Table 1: Characteristics of the 45 Red Sea metagenomic samples
    Figure 2: Phylogenetic trees for the archaeal (green lines; top left) and bacterial (blue lines; bottom right) domains based on 122 and 120 single-copy marker genes, respectively.
    Figure 2

    The clades represented by the triangles are collapsed at the phylum (P) level except for phyla containing genomes from this study which are expanded at the class (C) level and highlighted in red. Certain phyla have genome representatives only at the phylum level (Thaumarchaeota, Marinimicrobia, Cyanobacteria, and Bdellovibrionaeota). Numbers in parentheses indicate the count of recovered genomes from a particular taxonomic level. Dashed lines indicate nodes for class level. Robustness of the tree is indicated by black circles (size of circles scaled from 80 to 100% bootstrap support values). Trees were inferred independently. The archaeal tree was rooted with the DPANN superphylum9 while the bacterial tree was ‘arbitrarily’ rooted with the phylum Chloroflexi42 but should be treated as unrooted.

    Table 2: Characteristics of the 136 genomes reported in this study

    Phylogenomic analysis based on sets of single-copy marker genes universal to either the bacterial or archaeal domain showed that the 136 genomes encompassed seven phyla across these domains: Thaumarchaeota, Euryarchaeota, Actinobacteria, Cyanobacteria, Bdellovibrionaeota, Proteobacteria, and Marinimicrobia (Fig. 2 and Table 2 (available online only)). As expected, most of the recovered genomes were affiliated with known marine microorganisms such as phototrophic Prochlorococcus20,21 and Synechococcus22,23; representative of clades first discovered in the Sargasso Sea (SAR86, SAR116, SAR324 and SAR406)24,​25,​26; common marine bacteria in tropical biomes such as Alteromonas macleodii27; an ammonia oxidizing thaumarchaeon from the genus Nitrosopelagicus28; euryarchaeotal Marine Group II organisms reported to be abundant in surface waters29; members of the Alpha- and Gamma-proteobacteria such as Aeromicrobium, Erythrobacter, Maritimibacter, Idiomarina, Marinobacter, Candidatus Thioglobus (SUP05 cluster) and several unclassified Gammaproteobacteria, consistent with the high relative abundance of these two groups in the recent Tara Oceans survey30. Additionally, actinobacterial Acidiimicrobia and Nocardioides genomes thought to be responsible for secondary metabolite production in marine ecosystems31 were recovered from the metagenomes. An important strength of this dataset is the recovery of multiple, closely-related genomes from different stations or depths in the Red Sea (Data Citation 2: Figshare https://dx.doi.org/10.6084/m9.figshare.3362899.v1). When complemented with physicochemical data1, genome plasticity between these organisms to confer fitness under varying conditions can be investigated in future studies.

    To allow easy access to the genomes, all 136 genomes were functionally annotated and deposited into the National Centre for Biotechnology Information (NCBI) and Integrated Microbial Genomes (IMG) databases32. The wealth of metagenomic and genomic data described here greatly expands the repertoire of microbial genomic information from the Red Sea which might help to better understand the effects of global warming to ocean microbiomes. These datasets will also strengthen studies to better understand the drivers of marine nutrient cycling, help approaches for bioprospecting for novel thermo- and halo-philic enzymes, and allow for a better understanding of microbial adaptation strategies against high temperature, salinity and solar irradiance.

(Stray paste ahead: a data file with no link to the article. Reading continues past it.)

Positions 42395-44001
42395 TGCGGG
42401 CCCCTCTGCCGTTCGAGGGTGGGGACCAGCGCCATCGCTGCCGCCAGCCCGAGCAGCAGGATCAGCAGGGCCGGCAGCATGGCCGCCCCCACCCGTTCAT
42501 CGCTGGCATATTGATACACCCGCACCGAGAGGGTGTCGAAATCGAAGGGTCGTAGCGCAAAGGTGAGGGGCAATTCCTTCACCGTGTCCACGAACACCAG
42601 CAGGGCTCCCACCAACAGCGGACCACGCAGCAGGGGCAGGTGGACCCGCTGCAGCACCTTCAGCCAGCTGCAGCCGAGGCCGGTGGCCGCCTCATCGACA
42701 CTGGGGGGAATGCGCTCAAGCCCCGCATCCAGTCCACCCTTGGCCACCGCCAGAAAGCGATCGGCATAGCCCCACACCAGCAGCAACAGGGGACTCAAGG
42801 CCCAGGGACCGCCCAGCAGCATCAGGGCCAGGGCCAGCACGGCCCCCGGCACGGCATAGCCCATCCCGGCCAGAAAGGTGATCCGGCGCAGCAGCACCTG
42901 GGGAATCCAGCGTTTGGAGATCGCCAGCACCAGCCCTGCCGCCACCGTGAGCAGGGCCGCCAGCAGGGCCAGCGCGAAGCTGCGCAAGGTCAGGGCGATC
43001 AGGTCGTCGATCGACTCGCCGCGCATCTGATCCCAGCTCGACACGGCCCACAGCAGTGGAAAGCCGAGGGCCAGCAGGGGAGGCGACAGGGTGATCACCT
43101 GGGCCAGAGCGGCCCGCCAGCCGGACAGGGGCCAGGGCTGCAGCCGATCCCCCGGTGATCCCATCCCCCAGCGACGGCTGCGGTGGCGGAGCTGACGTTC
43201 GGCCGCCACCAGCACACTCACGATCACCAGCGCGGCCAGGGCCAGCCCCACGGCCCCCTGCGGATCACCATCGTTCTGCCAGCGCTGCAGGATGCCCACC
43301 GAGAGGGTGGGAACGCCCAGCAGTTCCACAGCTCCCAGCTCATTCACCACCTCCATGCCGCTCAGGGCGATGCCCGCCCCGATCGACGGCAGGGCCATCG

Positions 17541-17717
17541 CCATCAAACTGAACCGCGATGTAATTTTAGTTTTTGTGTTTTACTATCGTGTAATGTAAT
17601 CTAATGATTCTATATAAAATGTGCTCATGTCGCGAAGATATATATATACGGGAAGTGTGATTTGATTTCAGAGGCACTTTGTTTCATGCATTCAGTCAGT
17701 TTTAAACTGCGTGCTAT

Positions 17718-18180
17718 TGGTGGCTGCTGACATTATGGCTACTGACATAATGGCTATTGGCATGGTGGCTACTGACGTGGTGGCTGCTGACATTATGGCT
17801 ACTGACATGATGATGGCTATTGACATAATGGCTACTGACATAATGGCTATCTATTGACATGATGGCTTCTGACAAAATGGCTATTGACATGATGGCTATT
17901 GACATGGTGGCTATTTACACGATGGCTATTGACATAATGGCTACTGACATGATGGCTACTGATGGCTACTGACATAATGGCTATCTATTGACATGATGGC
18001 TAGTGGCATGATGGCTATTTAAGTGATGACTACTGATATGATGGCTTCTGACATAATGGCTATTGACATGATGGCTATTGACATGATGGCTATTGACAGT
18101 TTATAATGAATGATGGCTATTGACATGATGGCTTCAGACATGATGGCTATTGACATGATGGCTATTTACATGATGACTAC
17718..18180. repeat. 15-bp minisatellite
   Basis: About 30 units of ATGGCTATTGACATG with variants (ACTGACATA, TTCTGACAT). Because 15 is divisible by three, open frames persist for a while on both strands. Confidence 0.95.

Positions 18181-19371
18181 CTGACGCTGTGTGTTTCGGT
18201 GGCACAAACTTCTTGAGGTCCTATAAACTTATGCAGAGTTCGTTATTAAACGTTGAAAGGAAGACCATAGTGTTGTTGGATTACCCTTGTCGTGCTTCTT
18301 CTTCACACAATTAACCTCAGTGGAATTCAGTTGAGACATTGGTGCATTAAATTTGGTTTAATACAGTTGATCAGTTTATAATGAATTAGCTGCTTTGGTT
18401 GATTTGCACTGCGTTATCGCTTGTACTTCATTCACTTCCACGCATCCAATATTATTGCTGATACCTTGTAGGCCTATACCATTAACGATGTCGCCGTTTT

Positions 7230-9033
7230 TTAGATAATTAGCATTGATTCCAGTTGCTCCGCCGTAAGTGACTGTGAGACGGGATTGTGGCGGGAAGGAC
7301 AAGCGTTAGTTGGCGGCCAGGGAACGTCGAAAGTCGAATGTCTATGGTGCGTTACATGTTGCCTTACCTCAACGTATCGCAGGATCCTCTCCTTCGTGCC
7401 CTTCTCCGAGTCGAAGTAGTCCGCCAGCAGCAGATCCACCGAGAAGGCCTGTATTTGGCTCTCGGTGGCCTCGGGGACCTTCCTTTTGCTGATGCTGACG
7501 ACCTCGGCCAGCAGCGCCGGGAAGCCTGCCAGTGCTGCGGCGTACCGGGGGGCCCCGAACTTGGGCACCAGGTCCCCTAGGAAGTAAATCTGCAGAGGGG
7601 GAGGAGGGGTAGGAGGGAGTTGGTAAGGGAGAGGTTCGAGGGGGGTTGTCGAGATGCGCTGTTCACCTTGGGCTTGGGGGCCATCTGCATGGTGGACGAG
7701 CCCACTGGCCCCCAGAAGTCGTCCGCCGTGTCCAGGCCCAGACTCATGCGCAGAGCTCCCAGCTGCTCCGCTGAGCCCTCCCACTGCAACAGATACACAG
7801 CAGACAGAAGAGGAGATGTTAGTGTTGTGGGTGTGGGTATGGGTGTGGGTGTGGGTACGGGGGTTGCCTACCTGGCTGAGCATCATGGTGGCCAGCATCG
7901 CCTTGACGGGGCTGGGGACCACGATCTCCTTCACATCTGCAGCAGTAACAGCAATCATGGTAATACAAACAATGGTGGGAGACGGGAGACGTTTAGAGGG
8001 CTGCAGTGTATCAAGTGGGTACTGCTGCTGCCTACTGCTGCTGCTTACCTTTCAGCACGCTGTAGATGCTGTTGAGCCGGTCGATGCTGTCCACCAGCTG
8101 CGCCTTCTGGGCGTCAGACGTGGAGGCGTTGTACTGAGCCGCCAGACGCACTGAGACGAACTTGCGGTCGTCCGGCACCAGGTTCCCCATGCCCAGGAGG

Methods

    Metagenomic sequencing and assembly

    Seawater samples were collected from eight stations and from different depths (10, 25, 50, 100, 200, and 500 m; locations are shown in Fig. 1) during summer as part of KRSE2011 (ref. 1). Genomic DNA was extracted from the 0.1–1.2 μm size fraction using an established phenol-chloroform extraction protocol1,33. Paired-end libraries (2×100 bp) were prepared using Nextera DNA Library Prep Kit (Illumina) and sequenced on a HiSeq 2000 (Illumina). Reads were quality checked and trimmed using PRINSEQ v0.20.4 (ref. 34) generating read lengths of ~93 bp and a total of ~10 million reads per sample with median insert sizes ranging from 183–366 bp1 (Data Citation 1: National Center for Biotechnology Information (NCBI) BioProject database PRJNA289734). Trimmed metagenome reads were individually assembled (Table 1 (available online only)) using IDBA-UD v1.1.1 (ref. 35) using the ‘--pre-correction’ option. To obtain coverage profile of contigs from each metagenomic assembly, the trimmed reads were mapped back to contigs using BWA v0.7.12 (ref. 36) with the bwa-mem algorithm.

    Genome binning, refinement, and annotation

    For each metagenome, genome bins were recovered based on tetranucleotide frequencies and read coverage using MetaBAT v0.26.1 (ref. 37) with default parameters. The completeness and contamination of the bins were assessed using CheckM v1.0.3 (ref. 38) using the lineage-specific workflow (Table 2 (available online only)). Bins were further refined using the CheckM ‘merge’ and ‘outliers’ commands which merge bins with complementary sets of marker genes to improve completeness and remove contigs from bins which appear to be outliers relative to reference GC and tetranucleotide distributions in order to reduce contamination38. The FinishM v0.0.7 (https://github.com/wwood/finishm) ‘roundup’ workflow which comprise of ‘wander’ and ‘gapfill’ modes was used to scaffold contigs together and fill gaps within individual bins. The ‘wander’ mode uses a de Bruijn graph (kmer length of 51 bp and coverage cutoff of 5) to determine contig ends which are connected while the ‘gapfill’ mode align the reads to regions of ambiguous nucleotides and replaces them with the appropriate nucleotides. Genome bins that passed the quality filter of completion minus contamination of ≥50% were submitted to IMG/ER32 for gene calling and functional annotation.